Japanese film “Under the Open Sky”, which was belatedly released in South Korean theaters a few days ago, is a dry but poignant drama revolving around one ex-con’s difficult struggle for rehabilitation. Although he is not a very nice person to say the least, the movie slowly lets us have some understanding and empathy on its flawed hero, and it also makes some sharp points on its social issues via his long way toward readjustment.
Kōji Yakusho, who has been one of the best actors working in Japan as appearing in a series of notable films ranging from Kiyoshi Kurosawa’s “Cure” (1997) to Hirokazu Koreeda’s “The Third Murder” (2017), plays Masao Hikami, an ex-Yakuza gang member who has been incarcerated in a prison for more than 10 years due to an impulsive act of killing. Because he still thinks he was unjustly punished at that time, Masao does not have much regret on his act of killing, and that causes a rather disagreeable moment between him and the warden of the prison when he is about to be released at last.
As he settles in a little neighborhood in Tokyo, things seem to be fairly going well for Masao. He has a decent sponsor willing to help his adjustment process as much as possible, and a welfare service guy assigned to him turns out to be more caring than expected although their first meeting is not so pleasant to say the least. In addition, there is a young TV director who is going to present Masao’s journey toward rehabilitation on some popular TV show, and Masao actually hopes that his appearance on TV may reach to his lost mother, who abandoned him when he was very young.
Through that young TV director’s little investigation into Masao’s life, we get to know more about how Masao happened to stray into the life of a criminal. Even when he was put into an orphanage, he was a big troublemaker, and, after he eventually ran away from the orphanage, he naturally got himself involved into the seedy world of Yakuza gangs. Even before that murder case, he had already been to prison several times, and nearly half of his life was wasted in prison as a consequence.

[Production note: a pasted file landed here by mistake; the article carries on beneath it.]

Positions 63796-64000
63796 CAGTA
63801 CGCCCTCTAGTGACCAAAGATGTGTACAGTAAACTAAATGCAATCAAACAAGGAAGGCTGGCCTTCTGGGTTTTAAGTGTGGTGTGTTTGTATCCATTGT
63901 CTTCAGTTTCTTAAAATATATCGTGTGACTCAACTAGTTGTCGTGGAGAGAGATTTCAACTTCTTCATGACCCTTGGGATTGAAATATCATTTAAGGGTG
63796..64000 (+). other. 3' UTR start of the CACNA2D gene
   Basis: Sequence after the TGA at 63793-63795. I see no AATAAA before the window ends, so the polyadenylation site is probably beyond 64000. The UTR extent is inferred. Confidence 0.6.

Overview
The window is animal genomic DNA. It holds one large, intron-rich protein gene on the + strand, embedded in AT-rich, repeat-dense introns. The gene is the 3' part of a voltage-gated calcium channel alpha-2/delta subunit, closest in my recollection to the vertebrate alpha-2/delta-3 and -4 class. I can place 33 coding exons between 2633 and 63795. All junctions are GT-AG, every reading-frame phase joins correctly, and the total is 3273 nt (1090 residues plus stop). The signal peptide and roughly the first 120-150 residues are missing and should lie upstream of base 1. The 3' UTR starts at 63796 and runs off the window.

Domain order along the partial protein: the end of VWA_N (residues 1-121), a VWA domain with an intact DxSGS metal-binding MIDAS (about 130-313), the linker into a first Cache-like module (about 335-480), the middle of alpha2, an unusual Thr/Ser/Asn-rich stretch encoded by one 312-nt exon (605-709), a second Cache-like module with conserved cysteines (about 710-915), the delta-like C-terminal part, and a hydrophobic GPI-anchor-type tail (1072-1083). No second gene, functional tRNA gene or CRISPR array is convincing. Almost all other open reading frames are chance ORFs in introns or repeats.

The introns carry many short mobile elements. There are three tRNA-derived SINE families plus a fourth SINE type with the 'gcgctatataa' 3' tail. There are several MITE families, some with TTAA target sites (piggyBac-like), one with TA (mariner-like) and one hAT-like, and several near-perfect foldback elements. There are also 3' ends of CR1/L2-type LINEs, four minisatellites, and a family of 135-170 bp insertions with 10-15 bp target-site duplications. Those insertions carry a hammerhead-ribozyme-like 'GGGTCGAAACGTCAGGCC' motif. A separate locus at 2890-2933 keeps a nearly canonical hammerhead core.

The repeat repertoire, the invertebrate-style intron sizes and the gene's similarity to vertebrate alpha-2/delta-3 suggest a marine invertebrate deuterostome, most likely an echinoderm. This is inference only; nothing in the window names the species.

Anyway, Masao does not want to go back to crime because of how things have changed in the world outside. While his old criminal world has been going away into past, he comes to learn that he has a serious illness which may cause his death at any point, so he has no choice but to do anything required for his ongoing rehabilitation process.
However, not so surprisingly, his rehabilitation process turns out to be more difficult and frustrating than expected. Because he is too proud to merely depend on welfare money, Masao attempts to get employed as soon as possible, but he is only reminded again and again of how his society is not so kind to ex-cons like him. At least, he gets some generous help and support from several people around him, but the situation becomes often exasperating for him, and we are not so surprised when he unwisely lets himself driven by his old nature at one point.
Meanwhile, that young TV director becomes more conflicted about how to present Masao for his little project. When he happens to come across a moment when Masao becomes quite violent, he shoots almost everything as demanded by a female TV producer who hires him, but then he changes mind because he comes to care a lot about Masao, and that leads a conflict between him and Masao when he comes to delve a bit deeper into Masao’s longtime resentment toward his mother.
Around that narrative point, the screenplay by director/writer Miwa Nishikawa, which is based on the novel written by Ryūzō Saki (He also wrote “Vengeance Is Mine”, which was subsequently adapted into Shohei Imamura’s 1979 film of the same name), takes a little left turn as its hero is tempted by his old criminal life more than before, but the movie sticks to its calm and thoughtful tone as before. Although he feels a bit better than before as welcomed by a certain old criminal friend of his, Masao is reminded again that his good old time will never come again, and there is a little melodramatic moment when he is sincerely advised to do what is really the best for himself.
During its last act, the movie becomes rather predictable as its hero comes to open his eyes more to whatever he should do for the rest of his life, but Yakusho’s strong performance keeps holding our attention under Nishikawa’s sensitive direction. As Masao eventually comes to find how to adjust himself more than before, we observe how much he is changed in comparison, and Yakusho quietly conveys to us his character’s gradual inner transformation without emphasizing that too much.
In conclusion, “Under the Open Sky” is another solid work from Nishikawa, who previously impressed me and other audiences via her previous film “The Long Excuse” (2016). She once worked under Koreeda in “After Life” (1998), so it is not so surprising that both of these two films show the clear influences from her mentor, but they also show her own directorial touches in terms of mood and storytelling, and, in my humble opinion, she deserves more attention as another promising Japanese filmmaker besides, say, Ryûsuke Hamaguchi. In short, this is one of better films I saw during this year, and I sincerely urge you to give it a chance someday.